posted by clockzero at 11:48 AM on March 8, 2013 [1 favorite]

You'd probably get some good stuff out of just researching the rape statutes from the time period you're looking at, just to get a sense of what even the law itself considered rape, much less what a jury might actually convict someone of.

Lots and lots of people covered up rape because they knew that trying to prosecute it was the start of months or years of being publicly dragged through the mud, followed by basically a lifelong stigma, because everyone would know that she'd had sex. The fact that it was nonconsensual didn't much matter, because she probably did something to deserve it. Yes, she could prosecute, in theory. First, she'd have to go to the police, where they'd put her in a room with a bunch of strange men and force her to talk about every detail of her personal life, including all of her previous activities. They'd also be looking for her to be really upset, but not so upset that it looked like she was faking it by being overly dramatic. They'd want to see injuries on intimate parts of her body, and they likely wouldn't be very gentle about it. And if she were anything other than the perfect (as defined by a bunch of people with a vested interest in painting her as imperfect so that they didn't have to admit that bad sexual things could happen to a good person) victim, they'd like assume that either it didn't happen or that it was her fault. And police could just decline to make a report and send her home if they didn't believe her . And no matter what happened, everyone in town would find out about the accusation.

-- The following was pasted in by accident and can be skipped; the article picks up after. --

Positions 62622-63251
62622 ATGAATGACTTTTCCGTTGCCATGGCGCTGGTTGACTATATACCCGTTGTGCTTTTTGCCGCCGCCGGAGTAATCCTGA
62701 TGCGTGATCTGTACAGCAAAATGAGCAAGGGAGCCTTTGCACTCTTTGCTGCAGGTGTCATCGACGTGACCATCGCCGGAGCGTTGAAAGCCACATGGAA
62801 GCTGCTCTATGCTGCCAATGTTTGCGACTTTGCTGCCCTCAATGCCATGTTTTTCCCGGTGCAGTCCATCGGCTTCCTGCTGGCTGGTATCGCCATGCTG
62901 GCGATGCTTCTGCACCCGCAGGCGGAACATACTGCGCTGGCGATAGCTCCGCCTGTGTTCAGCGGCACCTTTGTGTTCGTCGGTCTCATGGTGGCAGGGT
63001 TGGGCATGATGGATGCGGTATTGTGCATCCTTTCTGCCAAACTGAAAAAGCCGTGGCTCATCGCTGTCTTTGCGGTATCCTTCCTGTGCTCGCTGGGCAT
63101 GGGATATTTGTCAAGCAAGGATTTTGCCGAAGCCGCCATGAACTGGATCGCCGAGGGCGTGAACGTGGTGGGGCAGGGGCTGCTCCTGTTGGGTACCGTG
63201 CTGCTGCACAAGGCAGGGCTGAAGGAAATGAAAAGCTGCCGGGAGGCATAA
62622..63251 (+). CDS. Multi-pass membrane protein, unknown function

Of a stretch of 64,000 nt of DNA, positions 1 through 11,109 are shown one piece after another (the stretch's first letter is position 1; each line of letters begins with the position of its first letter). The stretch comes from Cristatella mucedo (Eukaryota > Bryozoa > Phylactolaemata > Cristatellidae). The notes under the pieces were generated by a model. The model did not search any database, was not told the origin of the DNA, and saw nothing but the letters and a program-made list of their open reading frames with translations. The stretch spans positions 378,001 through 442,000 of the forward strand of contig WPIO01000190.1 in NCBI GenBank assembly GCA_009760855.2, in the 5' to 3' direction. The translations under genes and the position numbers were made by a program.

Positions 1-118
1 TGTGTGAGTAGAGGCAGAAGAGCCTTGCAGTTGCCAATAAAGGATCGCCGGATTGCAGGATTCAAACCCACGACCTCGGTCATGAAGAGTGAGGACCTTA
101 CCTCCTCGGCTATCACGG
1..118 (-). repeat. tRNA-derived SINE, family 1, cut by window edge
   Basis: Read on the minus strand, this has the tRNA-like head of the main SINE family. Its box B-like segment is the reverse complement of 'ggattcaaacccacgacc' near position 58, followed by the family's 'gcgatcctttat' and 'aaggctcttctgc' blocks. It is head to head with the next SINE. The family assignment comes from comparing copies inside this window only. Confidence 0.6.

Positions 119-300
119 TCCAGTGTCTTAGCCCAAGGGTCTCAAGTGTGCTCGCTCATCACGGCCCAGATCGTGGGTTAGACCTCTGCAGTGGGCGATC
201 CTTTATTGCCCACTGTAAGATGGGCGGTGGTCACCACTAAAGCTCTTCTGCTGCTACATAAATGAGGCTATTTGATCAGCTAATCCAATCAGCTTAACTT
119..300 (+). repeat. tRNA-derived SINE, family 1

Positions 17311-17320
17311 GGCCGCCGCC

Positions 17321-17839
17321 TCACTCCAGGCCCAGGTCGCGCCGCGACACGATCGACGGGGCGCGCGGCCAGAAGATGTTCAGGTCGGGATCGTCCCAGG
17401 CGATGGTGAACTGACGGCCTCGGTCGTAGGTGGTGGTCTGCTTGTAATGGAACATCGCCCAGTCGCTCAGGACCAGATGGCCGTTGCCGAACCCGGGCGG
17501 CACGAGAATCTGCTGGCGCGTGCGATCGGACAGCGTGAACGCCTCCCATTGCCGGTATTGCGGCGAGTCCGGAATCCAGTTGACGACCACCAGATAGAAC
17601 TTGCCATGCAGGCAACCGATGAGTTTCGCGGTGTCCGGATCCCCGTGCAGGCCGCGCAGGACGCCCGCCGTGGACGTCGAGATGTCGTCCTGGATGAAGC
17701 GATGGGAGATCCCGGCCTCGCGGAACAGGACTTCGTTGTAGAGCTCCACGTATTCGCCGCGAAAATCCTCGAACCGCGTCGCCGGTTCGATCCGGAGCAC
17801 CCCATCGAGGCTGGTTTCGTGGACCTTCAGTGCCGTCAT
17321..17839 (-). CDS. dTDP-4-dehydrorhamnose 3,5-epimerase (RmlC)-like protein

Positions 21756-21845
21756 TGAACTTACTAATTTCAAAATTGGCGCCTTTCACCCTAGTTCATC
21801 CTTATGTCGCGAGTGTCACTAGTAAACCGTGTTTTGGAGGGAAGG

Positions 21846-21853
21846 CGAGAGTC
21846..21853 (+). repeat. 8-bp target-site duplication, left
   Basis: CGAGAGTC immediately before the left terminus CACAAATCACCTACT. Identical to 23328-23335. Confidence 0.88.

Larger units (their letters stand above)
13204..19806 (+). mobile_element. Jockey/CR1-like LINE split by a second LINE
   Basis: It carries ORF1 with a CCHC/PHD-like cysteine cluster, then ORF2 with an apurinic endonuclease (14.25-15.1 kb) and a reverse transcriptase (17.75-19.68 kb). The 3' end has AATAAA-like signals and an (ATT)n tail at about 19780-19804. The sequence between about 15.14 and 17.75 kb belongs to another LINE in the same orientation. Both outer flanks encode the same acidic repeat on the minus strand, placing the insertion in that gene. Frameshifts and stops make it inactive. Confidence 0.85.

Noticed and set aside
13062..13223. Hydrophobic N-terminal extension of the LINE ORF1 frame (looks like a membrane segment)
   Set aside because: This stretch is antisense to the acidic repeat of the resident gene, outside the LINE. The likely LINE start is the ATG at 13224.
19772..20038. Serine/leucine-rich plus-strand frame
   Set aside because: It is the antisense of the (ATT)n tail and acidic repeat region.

Then, at trial, if there ever was a trial, she'd have to testify, and she'd have to testify to specific things. One thing to remember is that only "forcible rape" was illegal until very recently. In order to be rape, the rapist had to use force, for example; there was no rape by simple lack of consent, or rape by coercion, or rape by extortion. And force didn't just mean holding her down, it meant basically beating her up or trying to kill her. It also meant that the woman had to fight back with all her might, or else it would be assumed that she wanted it. If she didn't have serious injuries, it was assumed that either she consented or she was lying altogether. Oh, and anything other than penis in vagina might not be rape at all, so if he "only" raped her with an object or with some other parts of his body, that didn't count.